In an interview yesterday with the editorial board of the Syracuse Post-Standard, New York Gov. Andrew Cuomo said a decision about whether or not to allow high volume hydraulic fracturing to move forward in the state is “a couple of months” away.
Former PA Department of Environmental Protection Secretary John Hanger has been known to be a sharp critic of the drilling industry. He minces no words. If he believes drillers have caused a problem, he calls them out. Equally, he doesn’t shy away from defending hydraulic fracturing as the best, and safest, way of mining natural gas. He states outright that Marcellus fracking has never, not once, contaminated a water aquifer with chemicals.
Hanger is quoted extensively in an article on fracking hysteria in today’s New York Post:
With the passage of the new Marcellus drilling law in Pennsylvania that establishes an impact fee, what happens next? The StateImpact website has a helpful timeline, which includes:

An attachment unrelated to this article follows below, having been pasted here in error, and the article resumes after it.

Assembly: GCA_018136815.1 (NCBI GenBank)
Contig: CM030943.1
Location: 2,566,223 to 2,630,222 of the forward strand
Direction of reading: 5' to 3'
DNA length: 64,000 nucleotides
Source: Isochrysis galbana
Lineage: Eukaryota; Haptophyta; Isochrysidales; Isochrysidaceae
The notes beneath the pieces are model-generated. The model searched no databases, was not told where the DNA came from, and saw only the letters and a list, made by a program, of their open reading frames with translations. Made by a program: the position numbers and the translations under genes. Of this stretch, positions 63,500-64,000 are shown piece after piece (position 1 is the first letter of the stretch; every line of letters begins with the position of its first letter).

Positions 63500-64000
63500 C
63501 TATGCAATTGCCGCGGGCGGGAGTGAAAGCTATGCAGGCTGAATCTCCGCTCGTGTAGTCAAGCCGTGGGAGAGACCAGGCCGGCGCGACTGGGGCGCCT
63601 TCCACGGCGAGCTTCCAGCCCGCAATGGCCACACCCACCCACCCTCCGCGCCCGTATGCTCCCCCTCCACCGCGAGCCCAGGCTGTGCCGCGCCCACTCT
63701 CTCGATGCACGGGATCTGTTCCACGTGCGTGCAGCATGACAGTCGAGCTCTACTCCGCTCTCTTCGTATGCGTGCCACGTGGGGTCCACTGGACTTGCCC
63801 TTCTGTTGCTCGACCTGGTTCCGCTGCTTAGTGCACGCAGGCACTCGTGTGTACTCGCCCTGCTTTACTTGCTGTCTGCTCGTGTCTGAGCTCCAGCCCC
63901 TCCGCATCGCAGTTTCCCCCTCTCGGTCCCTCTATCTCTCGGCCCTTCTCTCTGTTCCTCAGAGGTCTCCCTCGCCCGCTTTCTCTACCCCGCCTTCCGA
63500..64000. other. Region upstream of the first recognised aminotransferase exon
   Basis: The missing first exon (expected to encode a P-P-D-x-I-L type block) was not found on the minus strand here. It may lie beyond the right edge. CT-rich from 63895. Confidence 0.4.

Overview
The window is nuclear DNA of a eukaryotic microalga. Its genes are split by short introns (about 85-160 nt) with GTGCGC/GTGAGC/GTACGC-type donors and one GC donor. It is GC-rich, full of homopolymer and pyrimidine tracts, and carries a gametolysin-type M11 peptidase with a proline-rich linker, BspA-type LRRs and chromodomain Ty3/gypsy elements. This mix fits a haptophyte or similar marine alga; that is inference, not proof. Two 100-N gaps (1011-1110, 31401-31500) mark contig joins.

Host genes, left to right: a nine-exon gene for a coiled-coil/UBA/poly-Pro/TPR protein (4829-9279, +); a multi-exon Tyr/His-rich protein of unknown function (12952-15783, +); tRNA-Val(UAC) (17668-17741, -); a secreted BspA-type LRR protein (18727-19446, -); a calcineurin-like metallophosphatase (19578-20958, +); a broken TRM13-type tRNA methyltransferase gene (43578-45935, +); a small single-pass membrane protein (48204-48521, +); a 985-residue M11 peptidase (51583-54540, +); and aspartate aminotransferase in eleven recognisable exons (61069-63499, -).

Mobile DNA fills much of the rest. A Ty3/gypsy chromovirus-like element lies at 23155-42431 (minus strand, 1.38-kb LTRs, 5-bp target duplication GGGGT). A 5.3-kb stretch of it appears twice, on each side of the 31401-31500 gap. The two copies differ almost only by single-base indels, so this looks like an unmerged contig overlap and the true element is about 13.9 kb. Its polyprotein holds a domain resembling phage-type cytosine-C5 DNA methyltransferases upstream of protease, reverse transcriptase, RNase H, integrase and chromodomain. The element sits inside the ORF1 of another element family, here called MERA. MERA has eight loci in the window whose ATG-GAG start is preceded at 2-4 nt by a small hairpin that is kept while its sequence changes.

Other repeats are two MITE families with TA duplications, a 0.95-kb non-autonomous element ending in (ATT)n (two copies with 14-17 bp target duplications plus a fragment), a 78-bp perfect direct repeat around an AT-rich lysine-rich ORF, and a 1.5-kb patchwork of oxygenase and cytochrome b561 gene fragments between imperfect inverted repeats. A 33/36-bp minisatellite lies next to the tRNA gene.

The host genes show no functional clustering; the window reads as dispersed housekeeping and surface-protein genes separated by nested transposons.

New Marcellus drilling legislation passed the Pennsylvania House yesterday by a vote of 101-90. The same measure passed the PA Senate earlier this week by a vote of 31-19. The only thing left before it becomes law is a signature by Gov. Tom Corbett, who said he looks forward to signing it. The new law will establish, for the first time in PA, a per-well-drilled impact fee. The fee is assessed on a sliding scale from $40,000 to $60,000 for the first year, decreasing each year for a 15-year period after that. The new law also tightens environmental regulations.
PennEnvironment released a study yesterday of what they call “environmental violations” by Marcellus Shale drillers in Pennsylvania for the past four years (a copy of the study is embedded below). It is a skewed analysis of citations issued by the state Department of Environmental Protection (DEP) from 2008 to 2011. By PennEnvironment’s own admission, about one-third of the 3,355 DEP violations over the past four years are paperwork-related.
Ohio Attorney General Mike DeWine (Republican) said yesterday he wants tougher penalties for Utica and Marcellus Shale drillers who “pollute.”